Once upon a time, Warren Ellis wrote a Satana series for Marvel, coming off his run on Hellstorm and Druid.
It was to be part of an imprint called Strange Tales, conceived to compete with Vertigo, reimagining Marvel's horror characters for a mature readership. J.M. DeMatteis and Liam Sharpe lined up for Man-Thing, Warren Ellis and Ariel Olivetti on Satana, Doug Moench and Tommy Edwards on Moon Knight, and Paul Jenkins and Leonardo Manco on Werewolf by Night.
Then Marvel, going through bankruptcy, suddenly decided it all had to be an all-ages line, and covered by the Comics Code. Warren Ellis pulled his Satana series and the other titles came out in a muted, bowlderised fashion. At the time he wrote:
Publication of SATANA, an intended monthly series for Marvel Comics, was suspended indefinitely in October 1997. Persons within the high managerial levels of Marvel — that is, above editorial — have decided that no comic bearing the Marvel colophon may be published without the Comics Code Authority stamp that ensures it is safe and decent reading for America's children. I was approached, commissioned and given creative control under the promise — made under an earlier administration — that SATANA would be a work of adult horror fiction, written without the strictures of children's comic guidelines. The new administrators of the company decided that adult fiction is antithetical to their view of Marvel Comics. It should be pretty clear that that someone didn't give a toss about breaking the company's promises to me, either.
None of this should be seen to blacken the names of Ralph Macchio, Bob Harras, Matt Ragone, Jim Sokolowski, Shirrell Rhoades or anyone else in their respective departments. The orders came from way above the shop floor and working publishorial levels. All these people behaved with honesty, guts and correctly aimed anger. They have supported me when they didn't have to, and I'd work with them again any time.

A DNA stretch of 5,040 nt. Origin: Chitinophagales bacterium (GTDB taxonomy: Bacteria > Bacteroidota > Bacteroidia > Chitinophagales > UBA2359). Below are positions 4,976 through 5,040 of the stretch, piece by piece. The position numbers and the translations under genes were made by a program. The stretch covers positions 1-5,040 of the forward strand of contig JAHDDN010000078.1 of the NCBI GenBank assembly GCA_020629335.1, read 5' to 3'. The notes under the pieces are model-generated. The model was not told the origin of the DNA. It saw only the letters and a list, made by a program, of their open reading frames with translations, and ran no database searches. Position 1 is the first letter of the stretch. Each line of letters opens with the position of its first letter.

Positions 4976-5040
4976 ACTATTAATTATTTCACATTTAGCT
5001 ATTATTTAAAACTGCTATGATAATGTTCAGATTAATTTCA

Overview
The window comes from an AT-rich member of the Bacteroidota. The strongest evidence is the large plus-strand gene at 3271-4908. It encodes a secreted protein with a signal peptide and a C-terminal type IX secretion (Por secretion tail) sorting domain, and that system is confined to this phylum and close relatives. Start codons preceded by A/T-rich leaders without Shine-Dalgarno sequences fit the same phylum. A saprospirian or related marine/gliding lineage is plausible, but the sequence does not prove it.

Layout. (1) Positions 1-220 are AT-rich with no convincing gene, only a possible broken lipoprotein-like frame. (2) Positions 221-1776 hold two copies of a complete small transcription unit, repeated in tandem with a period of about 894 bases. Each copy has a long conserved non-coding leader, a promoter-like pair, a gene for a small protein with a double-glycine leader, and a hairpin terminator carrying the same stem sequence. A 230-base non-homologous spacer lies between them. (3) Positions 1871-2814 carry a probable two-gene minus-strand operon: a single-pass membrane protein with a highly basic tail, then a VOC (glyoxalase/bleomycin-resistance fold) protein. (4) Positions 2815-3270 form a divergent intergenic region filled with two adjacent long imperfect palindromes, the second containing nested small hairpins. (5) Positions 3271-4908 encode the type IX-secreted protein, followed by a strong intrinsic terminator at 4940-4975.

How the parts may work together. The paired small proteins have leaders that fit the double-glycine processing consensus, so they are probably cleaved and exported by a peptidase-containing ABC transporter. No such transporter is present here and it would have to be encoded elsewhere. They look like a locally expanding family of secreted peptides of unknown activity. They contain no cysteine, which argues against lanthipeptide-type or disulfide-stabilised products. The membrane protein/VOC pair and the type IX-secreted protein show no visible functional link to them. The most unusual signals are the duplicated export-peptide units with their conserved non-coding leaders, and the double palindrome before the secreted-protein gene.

Years later, for Marvel MAX line, John Ostrander was approached to finish the story so that Marvel could release it as a mature readers mini-series. It didn't happen.
Possibly because by then Warren Ellis had already re-worked his two completed Satana scripts into the series Strange Kiss, published by Bleeding Cool's publisher Avatar Press, removing Satana and any Marvel characters in the process. In the introduction to Strange Kiss, he tells you of the Code's response to the first Satana issue submitted.
We all expected the photocopied edition to come back covered in notes, as it always did to Marie Javins when I did 'Hellstorm' and 'Druid.' This time, there were no scribbles, just a letter with it. It read, and I paraphrase: We cannot suggest any changes that would make this work suitable for humans, other than that it be completely rewritten and redrawn. I'm kind of proud of that.
Anyway, that was that. Until now. Where, as we have just published, Marvel Comics is putting out an Omnibus of Ellis' run on Hellstorm, Druid and the unpublished issues of Satana. The Code doesn't exist anymore.
If you want to read Strange Kiss first, of course, you can do that here.